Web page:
We’ve already posted a number of items about Philip Morris USA v. Williams, 127 S.Ct. 1057 (2007), but like a kids in a candy store, we’re still looking at the case to try to figure out all the things that defendants might be able to do with it. We closed our last post on the subject with a few musings on the implications of Williams’ holding that “the Due Process Clause prohibits a State from punishing an individual without first providing that individual with an opportunity to present every available defense.” Id. at 1063.

What might those defenses be? Well, in a lot of cases that would include the right to full proof that the defendant complied with applicable FDA standards. There’s a raft of cases out there for the proposition that regulatory compliance at minimum mitigates the reprehensibility of a defendant’s conduct in product liability cases and often precludes punitive damages as a matter of law.

One of the as-a-matter-of-law cases, Sloman v. Tambrands, Inc., 841 F. Supp. 699 (D. Md. 1993), even involves FDCA compliance. Sloman dismissed the all the plaintiff’s claims on preemption, but as to punitive damages provided this alternative holding in a footnote:

[I]f Plaintiff was entitled to punitive damages, she would have to prove under Maryland law by “clear and convincing evidence” that [the defendant] acted with “actual malice.” Since defendant successfully proved that it complied with federal regulations, the Court concludes that [defendant] did not act with malice in its TSS warning and thus plaintiff is not entitled to punitive damages.

Id. at 703 n.8.

FDCA compliance thus seems to be an absolute defense to punitive damages under Maryland law. Under Williams, then it seems like prescription medical product defendants have a constitutional right to present their compliance defense to the jury.

So what else to we have that’s at least analogous to Sloman? The most recent case we know about on the subject is Flax v. DaimlerChrysler Corp., 2006 WL 3813655 (Tenn. App. Dec. 27, 2006). Although Flax has some wretched evidentiary holdings, it vacated a large punitive damages award due to undisputed evidence of regulatory compliance – combined with a state statute giving compliant defendants the benefit of a presumption.

“[W]e cannot ignore that our legislature has afforded a presumption against an unreasonably dangerous product to manufacturers when the product complies with relevant government regulations. . . . We believe that [defendant’s] compliance . . . weighs heavily in [it’s] favor against a clear and convincing finding of recklessness that might warrant punitive damages.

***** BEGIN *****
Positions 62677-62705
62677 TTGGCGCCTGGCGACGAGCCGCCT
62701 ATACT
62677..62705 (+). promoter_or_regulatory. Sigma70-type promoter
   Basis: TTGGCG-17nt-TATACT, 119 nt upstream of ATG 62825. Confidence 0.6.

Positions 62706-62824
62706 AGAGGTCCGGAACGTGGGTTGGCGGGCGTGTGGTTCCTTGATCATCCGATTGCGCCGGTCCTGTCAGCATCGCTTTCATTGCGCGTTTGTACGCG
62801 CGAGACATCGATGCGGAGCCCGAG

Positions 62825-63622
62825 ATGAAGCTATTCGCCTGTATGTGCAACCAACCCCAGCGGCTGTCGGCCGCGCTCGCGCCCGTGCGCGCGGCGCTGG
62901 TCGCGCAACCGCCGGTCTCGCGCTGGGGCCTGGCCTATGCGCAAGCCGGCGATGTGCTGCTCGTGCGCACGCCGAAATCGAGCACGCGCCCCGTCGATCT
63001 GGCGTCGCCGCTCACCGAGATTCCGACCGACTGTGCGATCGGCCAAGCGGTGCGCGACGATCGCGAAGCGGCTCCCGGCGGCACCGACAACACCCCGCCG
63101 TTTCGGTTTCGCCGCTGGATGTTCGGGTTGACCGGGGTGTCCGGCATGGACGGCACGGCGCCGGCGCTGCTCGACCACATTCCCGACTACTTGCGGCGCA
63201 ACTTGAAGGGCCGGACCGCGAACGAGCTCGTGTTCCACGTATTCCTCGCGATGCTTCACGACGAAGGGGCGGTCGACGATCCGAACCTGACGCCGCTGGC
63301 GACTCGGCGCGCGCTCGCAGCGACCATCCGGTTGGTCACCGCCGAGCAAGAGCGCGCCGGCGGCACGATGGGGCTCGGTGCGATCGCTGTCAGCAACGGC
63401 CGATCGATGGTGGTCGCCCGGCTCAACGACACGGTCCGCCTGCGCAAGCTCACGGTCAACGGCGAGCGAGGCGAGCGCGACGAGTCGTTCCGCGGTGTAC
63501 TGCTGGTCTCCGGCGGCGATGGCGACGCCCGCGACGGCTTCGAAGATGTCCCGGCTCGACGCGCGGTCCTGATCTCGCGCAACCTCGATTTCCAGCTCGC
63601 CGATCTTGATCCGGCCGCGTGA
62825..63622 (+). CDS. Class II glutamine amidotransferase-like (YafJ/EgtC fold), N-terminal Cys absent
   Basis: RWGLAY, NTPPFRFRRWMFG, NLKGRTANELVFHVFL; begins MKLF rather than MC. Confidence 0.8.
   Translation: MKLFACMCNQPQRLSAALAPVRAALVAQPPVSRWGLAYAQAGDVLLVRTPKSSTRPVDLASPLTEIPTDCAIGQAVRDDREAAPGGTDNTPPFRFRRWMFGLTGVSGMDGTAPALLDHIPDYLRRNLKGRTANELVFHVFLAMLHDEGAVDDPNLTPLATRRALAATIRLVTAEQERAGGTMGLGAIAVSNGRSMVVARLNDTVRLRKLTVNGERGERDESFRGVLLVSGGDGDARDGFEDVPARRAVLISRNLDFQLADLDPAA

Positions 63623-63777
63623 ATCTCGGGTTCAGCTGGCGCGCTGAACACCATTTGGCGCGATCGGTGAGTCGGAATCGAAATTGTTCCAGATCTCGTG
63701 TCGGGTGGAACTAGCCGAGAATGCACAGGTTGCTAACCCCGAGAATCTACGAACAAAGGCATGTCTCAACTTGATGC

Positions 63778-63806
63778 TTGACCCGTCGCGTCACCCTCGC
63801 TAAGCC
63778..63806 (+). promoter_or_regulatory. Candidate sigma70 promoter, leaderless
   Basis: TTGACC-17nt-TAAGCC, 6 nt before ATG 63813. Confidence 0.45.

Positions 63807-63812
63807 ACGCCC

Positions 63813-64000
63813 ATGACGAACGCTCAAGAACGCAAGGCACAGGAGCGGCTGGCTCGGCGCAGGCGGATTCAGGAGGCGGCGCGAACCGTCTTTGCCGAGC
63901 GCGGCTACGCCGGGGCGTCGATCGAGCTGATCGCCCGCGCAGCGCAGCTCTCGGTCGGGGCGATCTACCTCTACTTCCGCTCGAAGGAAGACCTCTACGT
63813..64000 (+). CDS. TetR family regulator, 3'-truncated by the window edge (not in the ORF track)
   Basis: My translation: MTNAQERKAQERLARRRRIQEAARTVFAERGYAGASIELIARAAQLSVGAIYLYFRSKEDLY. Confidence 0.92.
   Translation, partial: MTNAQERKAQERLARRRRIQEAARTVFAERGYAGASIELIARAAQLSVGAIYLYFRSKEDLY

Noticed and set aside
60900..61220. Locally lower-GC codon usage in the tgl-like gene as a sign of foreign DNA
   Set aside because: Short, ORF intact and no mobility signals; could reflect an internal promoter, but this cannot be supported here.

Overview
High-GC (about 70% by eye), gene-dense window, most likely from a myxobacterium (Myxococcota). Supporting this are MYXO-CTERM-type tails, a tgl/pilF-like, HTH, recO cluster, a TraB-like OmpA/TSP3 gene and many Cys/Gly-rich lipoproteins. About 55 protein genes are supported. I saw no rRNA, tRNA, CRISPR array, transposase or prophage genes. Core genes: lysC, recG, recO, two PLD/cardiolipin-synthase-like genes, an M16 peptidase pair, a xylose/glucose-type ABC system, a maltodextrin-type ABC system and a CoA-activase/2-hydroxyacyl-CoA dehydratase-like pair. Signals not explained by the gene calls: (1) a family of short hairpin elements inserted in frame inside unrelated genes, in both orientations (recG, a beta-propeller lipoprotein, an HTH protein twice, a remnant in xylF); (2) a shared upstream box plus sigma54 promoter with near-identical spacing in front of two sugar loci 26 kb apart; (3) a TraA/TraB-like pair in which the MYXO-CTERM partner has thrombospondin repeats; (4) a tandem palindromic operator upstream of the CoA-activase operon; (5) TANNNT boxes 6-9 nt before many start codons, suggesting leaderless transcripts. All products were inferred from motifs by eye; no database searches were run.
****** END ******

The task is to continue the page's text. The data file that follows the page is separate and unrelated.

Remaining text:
Id. at *25. Prescription medical product manufacturers can make the Flax argument about legislative recognition of compliance in the following states: Arizona (Rev. Stat §12-701); Florida (Stat. Ann. §768.1256); Indiana (Code §34-20-5-1); Kansas (Stat. Ann. §60-3304(a)); Michigan (Comp. L. §600.2946(4); New Jersey (Stat. Ann. §2A:58C-4); North Carolina (Gen. Stat. §99B-6(b)(4); North Dakota (Cent. Code §28-01.3-09); Tennessee (Code Ann. §29-28-104); Texas (Rev. Civ. Prac. & Rem. C. §82.007); and Utah (Code Ann. §78-15-6).Another very recent case is Clark v. Chrysler Corp., 436 F.3d 594, 603 (6th Cir. 2006) (applying Kentucky law). Clark found a “good faith dispute” whether a certain product test should have been conducted, and described how the relevant governmental agency evaluated the test and decided not to require it. Id. at 603. “[B]ecause the test was neither required by the government nor used by other manufacturers, we cannot conclude that [defendant’s] failure to adopt the test indicates a level of indifference to or reckless disregard for the safety of others sufficient to weigh in favor of reprehensibility.” Id. Given that “good faith dispute,” the state of mind necessary to support a punitive damages award did not exist. Id. We’ve also got most of the deep south. There’s Mississippi, where Satcher v. Honda Motor Co., 52 F.3d 1311, 1316-1317 (5th Cir. 1995), where the court vacated a punitive damages award for several reasons, including that the government did not require the safety device advocated by the plaintiffs. Next door in Alabama, compliance with government warning requirements precluded a finding of “wantonness” necessary to punitive damages in Richards v. Michelin Tire Corp., 21 F.3d 1048, 1059 (11th Cir. 1994). In Georgia, the Supreme Court held that “[w]hile compliance with the law will not preclude a finding [of liability]. . .such compliance does tend to show that there is no clear and convincing evidence of” a state of mind permitting an award of punitive damages. Stone Man, Inc. v. Green, 435 S.E.2d 205, 206 (Ga. 1993); accord Barger v. Garden Way, Inc., 499 S.E.2d 737, 743 (Ga. App. 1998); Welch v. General Motors Corp., 949 F. Supp. 843, 845 (N.D. Ga. 1996). The Florida Supreme Court concurs. In Chrysler Corp. v. Wolmer, 499 So.2d 823 (Fla. 1986), it described in some detail the defendant’s compliance with federal motor vehicle standards before concluding that “an award of punitive damages in this case not only is unjust, but also ignores the threshold requirements for such an award.” Id. at 826.As Flax, Clark, Satcher, Welch, and Wolmer already demonstrate, auto cases seem to be a particularly good source of favorable compliance opinions. In Miles v. Ford Motor Co., 922 S.W.2d 572 (Tex. App. 1996), rev’d in part on other grounds, 967 S.W.2d 377 (Tex. 1998), the court held “[w]hen a seller relies in good faith on . . . conclusions by the governmental agencies charged with administering safety regulations in the area of its product . . ., it cannot be said to have acted with an entire want of care showing conscious indifference” so as to justify punitive damages. Id. at 589. There’s also Brand v. Mazda Motor Corp., 978 F. Supp. 1382, 1393-1394 (D. Kan. 1997), in which evidence that the defendants’ “system [] met and exceeded federal safety standards” established that “no reasonable jury could find that the defendants deliberately or recklessly failed to either correct a defect or prevent an injury.There’s also favorable law on the subject in Missouri and Utah, Alcorn v. Union Pacific Railroad Co., 50 S.W.3d 226, 249 (Mo. 2001); Lopez v. Three Rivers Electrical Cooperative, Inc., 26 S.W.3d 151, 160 (Mo. 2000); Boyette v. L.W. Looney & Son, 932 F. Supp. 1344, 1348 (D. Utah 1996).There’s a little bit of bad law to beware of, especially a hideous recent decision out of California, Buell-Wilson v. Ford Motor Co., 46 Cal. Rptr.3d 147, 177-179 (Cal. App. 2006). Other than Buell, the two worst decisions are federal predictions of state law that have both since been rejected by the Supreme Courts of the states whose law they purported to predict. See Watkins v. Ford Motor Co., 190 F.3d 1213, 1216-1218 (11th Cir. 1999) (supposedly applying Georgia law), and Dorsey v. Honda Motor Co., 655 F.2d 650, 656-657 (11th Cir. 1981) (supposedly applying Florida law).Anyway, just like the plaintiffs try to hammer us with supposed noncompliance with FDCA standards whenever they can, we’re happy to wrap ourselves in the flag of FDCA compliance whenever we can. Under Williams, if the plaintiffs are seeking punitive damages, it looks like our right to present our full compliance case is constitutionally protected.